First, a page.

Jane Harper's The Dry was a publisher's dream: a critically acclaimed debut novel that became an immediate best seller. Force of Nature (Little, Brown £12.99) is her follow-up, and it arrives without a trace of sophomore slump; if anything it is a better novel than its predecessor.

"Later, the four remaining women could fully agree on only two things. One: no-one saw the bushland swallow up Alice Russell. And two: Alice had a mean streak so sharp it could cut you." Force of Nature begins at the rendezvous point for a corporate retreat. A company bonding exercise for BaileyTennants employees has gone disastrously wrong. In flashback, we follow the five women as their fate unfolds; in real time, Federal Agent Aaron Falk and his partner, Carmen Cooper of the Financial Investigation Unit in Melbourne, join the search, because they were looking into BaileyTennants on suspicion of money laundering, and Alice Russell is their whistleblower.

While the plot unfolds at an expertly controlled pace and is resolved in a satisfyingly ambiguous fashion, it is the relationships between the women that drive the novel, most especially Alice and Lauren, who not only have a troubled history as former school friends, but whose unhappy teenage daughters have become the source of their greatest fears. “I think parents often love their kids more than the other way round,” says Carmen to Falk late on; it’s a line that could serve as an epigraph to this thoughtful, moving, troubling novel.


Th1rt3en (Orion, £13.99), Steve Cavanagh's fourth novel to feature likeable conman turned defence lawyer Eddie Flynn, is all about the concept, and the concept is certainly high: serial killer Joshua Kane murders his way onto the jury for the high-profile trial of Hollywood star Robert Solomon, whose defence is being run by the redoubtable Flynn. My tolerance for serial killer arcana and the dubious pseudo-science of criminal profiling is low to non-existent. Mercifully, the sturdy structure of the trial keeps the nonsense at bay, while Cavanagh's sure-footed command of legal procedures and his ability to ratchet up the tension and render any development, however unlikely, appear plausible, makes for a real page-turner, an exhilarating rollercoaster of a read.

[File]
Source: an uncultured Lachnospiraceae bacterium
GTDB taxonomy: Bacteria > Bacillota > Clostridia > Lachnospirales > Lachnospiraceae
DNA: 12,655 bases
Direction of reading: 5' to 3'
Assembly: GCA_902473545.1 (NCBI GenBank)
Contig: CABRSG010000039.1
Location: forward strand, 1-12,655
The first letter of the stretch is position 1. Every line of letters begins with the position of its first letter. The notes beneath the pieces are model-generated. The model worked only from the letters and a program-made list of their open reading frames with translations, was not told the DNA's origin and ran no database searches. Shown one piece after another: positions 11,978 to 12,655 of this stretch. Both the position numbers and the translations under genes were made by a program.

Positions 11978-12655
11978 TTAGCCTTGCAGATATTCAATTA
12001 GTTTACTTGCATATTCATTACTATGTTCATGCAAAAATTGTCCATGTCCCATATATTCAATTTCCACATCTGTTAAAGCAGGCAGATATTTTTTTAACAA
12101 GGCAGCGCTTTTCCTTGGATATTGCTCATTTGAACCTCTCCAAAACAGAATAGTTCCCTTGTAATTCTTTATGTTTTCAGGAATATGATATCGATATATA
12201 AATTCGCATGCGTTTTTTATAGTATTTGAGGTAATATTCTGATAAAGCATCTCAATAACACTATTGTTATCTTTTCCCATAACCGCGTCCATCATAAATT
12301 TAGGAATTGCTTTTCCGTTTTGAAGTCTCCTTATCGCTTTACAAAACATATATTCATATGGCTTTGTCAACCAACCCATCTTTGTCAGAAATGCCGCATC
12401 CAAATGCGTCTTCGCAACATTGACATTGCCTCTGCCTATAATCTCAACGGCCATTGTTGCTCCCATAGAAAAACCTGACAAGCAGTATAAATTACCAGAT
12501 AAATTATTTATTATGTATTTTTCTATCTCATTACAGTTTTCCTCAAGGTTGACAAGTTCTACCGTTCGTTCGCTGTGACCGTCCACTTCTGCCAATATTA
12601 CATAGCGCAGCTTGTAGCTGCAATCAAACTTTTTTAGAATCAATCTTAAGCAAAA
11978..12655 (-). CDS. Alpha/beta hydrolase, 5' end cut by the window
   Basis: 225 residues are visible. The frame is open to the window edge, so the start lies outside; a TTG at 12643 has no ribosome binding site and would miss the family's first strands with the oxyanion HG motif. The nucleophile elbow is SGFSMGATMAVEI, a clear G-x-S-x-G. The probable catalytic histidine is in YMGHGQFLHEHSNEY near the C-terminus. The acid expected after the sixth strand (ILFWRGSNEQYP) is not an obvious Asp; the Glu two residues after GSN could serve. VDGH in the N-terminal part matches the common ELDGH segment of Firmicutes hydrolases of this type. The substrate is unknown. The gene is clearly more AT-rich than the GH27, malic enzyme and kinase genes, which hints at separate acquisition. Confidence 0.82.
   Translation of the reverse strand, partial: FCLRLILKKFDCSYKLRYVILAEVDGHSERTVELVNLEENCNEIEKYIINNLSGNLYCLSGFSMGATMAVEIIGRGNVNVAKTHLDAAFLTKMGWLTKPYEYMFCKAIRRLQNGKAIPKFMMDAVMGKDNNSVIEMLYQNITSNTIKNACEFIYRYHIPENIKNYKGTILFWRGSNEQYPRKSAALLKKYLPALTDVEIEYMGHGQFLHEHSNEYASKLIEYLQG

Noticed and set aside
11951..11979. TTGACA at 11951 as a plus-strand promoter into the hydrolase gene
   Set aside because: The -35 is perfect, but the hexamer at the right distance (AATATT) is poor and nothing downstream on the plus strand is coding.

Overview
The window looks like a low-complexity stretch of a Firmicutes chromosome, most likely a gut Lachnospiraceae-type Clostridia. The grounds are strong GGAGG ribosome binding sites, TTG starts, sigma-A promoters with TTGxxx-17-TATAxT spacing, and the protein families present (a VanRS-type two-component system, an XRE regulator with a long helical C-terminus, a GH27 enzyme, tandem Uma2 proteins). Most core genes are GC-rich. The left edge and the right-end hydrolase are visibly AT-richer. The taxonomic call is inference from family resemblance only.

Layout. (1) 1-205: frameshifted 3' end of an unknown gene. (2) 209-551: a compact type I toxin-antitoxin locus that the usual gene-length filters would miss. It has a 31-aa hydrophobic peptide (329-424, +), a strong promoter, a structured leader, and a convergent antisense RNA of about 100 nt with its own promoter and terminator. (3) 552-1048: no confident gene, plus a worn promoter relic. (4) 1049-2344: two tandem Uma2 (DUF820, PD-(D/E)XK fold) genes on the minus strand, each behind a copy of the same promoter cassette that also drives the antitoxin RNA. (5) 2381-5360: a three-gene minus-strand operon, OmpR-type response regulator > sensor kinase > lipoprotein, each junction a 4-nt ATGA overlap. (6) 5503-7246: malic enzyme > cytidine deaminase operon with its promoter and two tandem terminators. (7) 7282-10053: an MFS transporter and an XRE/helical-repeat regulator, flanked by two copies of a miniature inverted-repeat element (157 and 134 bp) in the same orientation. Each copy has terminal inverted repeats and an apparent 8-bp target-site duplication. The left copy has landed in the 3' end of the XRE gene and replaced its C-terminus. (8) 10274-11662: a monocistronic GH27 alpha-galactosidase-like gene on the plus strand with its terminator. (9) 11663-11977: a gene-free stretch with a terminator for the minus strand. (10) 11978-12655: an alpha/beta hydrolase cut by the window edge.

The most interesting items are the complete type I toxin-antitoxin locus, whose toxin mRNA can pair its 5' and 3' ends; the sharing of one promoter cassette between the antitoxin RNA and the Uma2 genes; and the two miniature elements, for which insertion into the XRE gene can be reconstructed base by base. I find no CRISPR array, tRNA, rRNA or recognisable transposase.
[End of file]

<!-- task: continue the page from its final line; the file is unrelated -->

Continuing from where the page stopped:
Alison Gaylin is the distinguished thrice-Edgar nominated American author of 10 novels. Her ninth, What Remains of Me, was my second favourite book last year. She ranks alongside Megan Abbot and Laura Lippman; that is to say, she's one of the best there is. And yet if you want to buy her new novel here – If I Die Tonight (Arrow, £7.99) – you will have to call her AL Gaylin, for some publishing reason which passes all human understanding. Do so, nonetheless, because this novel about the profound unknowability of teenage boys, the volatility of female desire, the complicated messiness of single parenting and the ferocious power of the social media mob is a crucial text for today, a primer of suburban anxiety, hysteria, hypocrisy and fear. Told with fluency and verve, and with a keen eye for a resonant simile – a cop with a "thick moustache that lifted obscenely when he smiled, like a skirt" – and a telling detail – the teenagers huddled in the hospital, all on their phones, "ignoring the 'No cell phones' sign . . . which bore a picture of an old flip phone with an antenna and didn't relate to them at all' – If I Die Tonight is a marvellous book.

Declan Hughes is an Irish novelist, playwright and screenwriter